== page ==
$\begin{aligned}
&\partial[n]: C[n] \rightarrow C[n-1] \\
&\partial[n](\sigma) \equiv \sum_i (-1)^i \sigma|[v[0], v[1], \dots, \hat{v[i]}, \dots, v[n]]
\end{aligned}$

where $\hat{v[i]}$ means that we exlude this vertex, and $v[0], v[1], \dots$ are the vertices
of the domain $\Delta^i$.
Now, say we have a function $f: X \rightarrow Y$, and a singular chain complex $D[n]$ for $Y$.
In this case, we can induce a chain map $f\sharp: C[n] \rightarrow D[n]$, given by:
$\begin{aligned}
&f\sharp: C[n] \rightarrow D[n] \\
&f\sharp: (\Delta^n \rightarrow X) \rightarrow (\Delta^n \rightarrow Y) \\
&f\sharp(\sigma) = f \circ \sigma
\end{aligned}$

We wish to show that this produces a homomorphism from $H[n](X) \equiv \ker \partial[n]/ im \partial[n+1]$
to $H[n](Y) \equiv \ker \partial[D][n] / im \partial[D][n+1]$. To do this, we already have a map from $C[n]$ to $D[n]$.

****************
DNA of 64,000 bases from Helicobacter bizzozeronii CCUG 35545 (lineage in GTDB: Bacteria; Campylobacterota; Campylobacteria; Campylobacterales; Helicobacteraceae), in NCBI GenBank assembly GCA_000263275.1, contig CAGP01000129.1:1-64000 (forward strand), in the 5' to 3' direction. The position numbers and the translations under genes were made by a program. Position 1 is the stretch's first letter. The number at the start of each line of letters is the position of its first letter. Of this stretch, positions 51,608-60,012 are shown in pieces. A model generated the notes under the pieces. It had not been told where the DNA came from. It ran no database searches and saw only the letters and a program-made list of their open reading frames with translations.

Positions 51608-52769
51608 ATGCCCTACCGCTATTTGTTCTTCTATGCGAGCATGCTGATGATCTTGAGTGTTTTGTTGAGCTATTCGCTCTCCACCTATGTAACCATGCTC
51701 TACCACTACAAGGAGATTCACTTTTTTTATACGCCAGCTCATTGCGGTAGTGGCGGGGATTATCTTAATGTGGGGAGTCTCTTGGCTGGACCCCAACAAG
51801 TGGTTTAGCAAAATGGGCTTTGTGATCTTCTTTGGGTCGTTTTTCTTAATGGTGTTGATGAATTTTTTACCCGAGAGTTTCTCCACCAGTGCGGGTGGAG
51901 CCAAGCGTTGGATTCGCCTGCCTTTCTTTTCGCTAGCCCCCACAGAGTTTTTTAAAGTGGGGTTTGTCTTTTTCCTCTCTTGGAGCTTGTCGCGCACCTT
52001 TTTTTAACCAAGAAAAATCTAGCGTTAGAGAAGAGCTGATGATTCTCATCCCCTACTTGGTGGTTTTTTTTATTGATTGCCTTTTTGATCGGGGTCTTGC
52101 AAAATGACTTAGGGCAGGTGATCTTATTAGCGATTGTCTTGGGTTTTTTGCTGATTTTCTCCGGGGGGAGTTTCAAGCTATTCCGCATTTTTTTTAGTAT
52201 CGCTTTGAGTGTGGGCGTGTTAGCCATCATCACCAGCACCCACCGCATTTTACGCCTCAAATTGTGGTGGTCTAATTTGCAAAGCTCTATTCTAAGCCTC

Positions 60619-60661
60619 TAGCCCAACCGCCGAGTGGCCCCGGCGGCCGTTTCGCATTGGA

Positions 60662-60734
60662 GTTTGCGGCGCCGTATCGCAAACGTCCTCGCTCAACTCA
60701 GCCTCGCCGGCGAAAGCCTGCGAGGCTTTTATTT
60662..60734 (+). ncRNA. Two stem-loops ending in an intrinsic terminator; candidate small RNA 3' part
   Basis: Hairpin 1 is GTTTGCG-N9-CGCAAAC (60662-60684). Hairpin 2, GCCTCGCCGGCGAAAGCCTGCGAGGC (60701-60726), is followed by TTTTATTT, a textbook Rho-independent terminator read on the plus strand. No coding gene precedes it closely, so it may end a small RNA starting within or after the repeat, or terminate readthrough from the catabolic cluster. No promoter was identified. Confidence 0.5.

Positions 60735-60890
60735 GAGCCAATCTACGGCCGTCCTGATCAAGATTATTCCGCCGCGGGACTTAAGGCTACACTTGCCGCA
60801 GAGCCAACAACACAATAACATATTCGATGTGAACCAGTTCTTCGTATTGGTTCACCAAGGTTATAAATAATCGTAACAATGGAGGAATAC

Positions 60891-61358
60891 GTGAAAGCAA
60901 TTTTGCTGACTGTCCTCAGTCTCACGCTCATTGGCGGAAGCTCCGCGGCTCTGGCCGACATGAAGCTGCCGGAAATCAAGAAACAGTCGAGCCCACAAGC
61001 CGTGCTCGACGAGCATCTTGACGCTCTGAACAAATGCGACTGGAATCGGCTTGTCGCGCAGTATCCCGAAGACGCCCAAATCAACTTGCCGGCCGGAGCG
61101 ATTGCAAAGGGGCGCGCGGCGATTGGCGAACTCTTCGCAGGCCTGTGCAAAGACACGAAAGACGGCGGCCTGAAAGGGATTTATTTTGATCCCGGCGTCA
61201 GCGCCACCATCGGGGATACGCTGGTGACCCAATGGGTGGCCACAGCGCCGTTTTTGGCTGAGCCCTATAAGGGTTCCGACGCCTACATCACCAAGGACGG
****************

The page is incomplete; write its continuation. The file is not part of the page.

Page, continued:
We need to show that it sends $\ker \partial[n] \mapsto \ker \partial[D][n]$ and.
The core idea is that if we have abelian groups $G, H$ with subgroups $M, N$, and a homomorphism
$f: G \rightarrow H$, then this descends to a homomorphism $f': G/M \rightarrow H/N$ iff
$f(M) \subseteq N$. That is, if whatever is identified in $G$ is identified in $H$, then our
morphism will be valid. To prove this, we need to show that if two cosets $g + M$, $h + M$
are equal, then their images under $f'$ will be equal. We compute $f(g+M) = f(g) + f(M) = f(g) + 0$,
and $f(h + M) = f(h) + f(M) = f(h) + 0$. Since $g + M = h+M$, we get $f(g) = f(h)$. Thus, the morphism
is well-defined.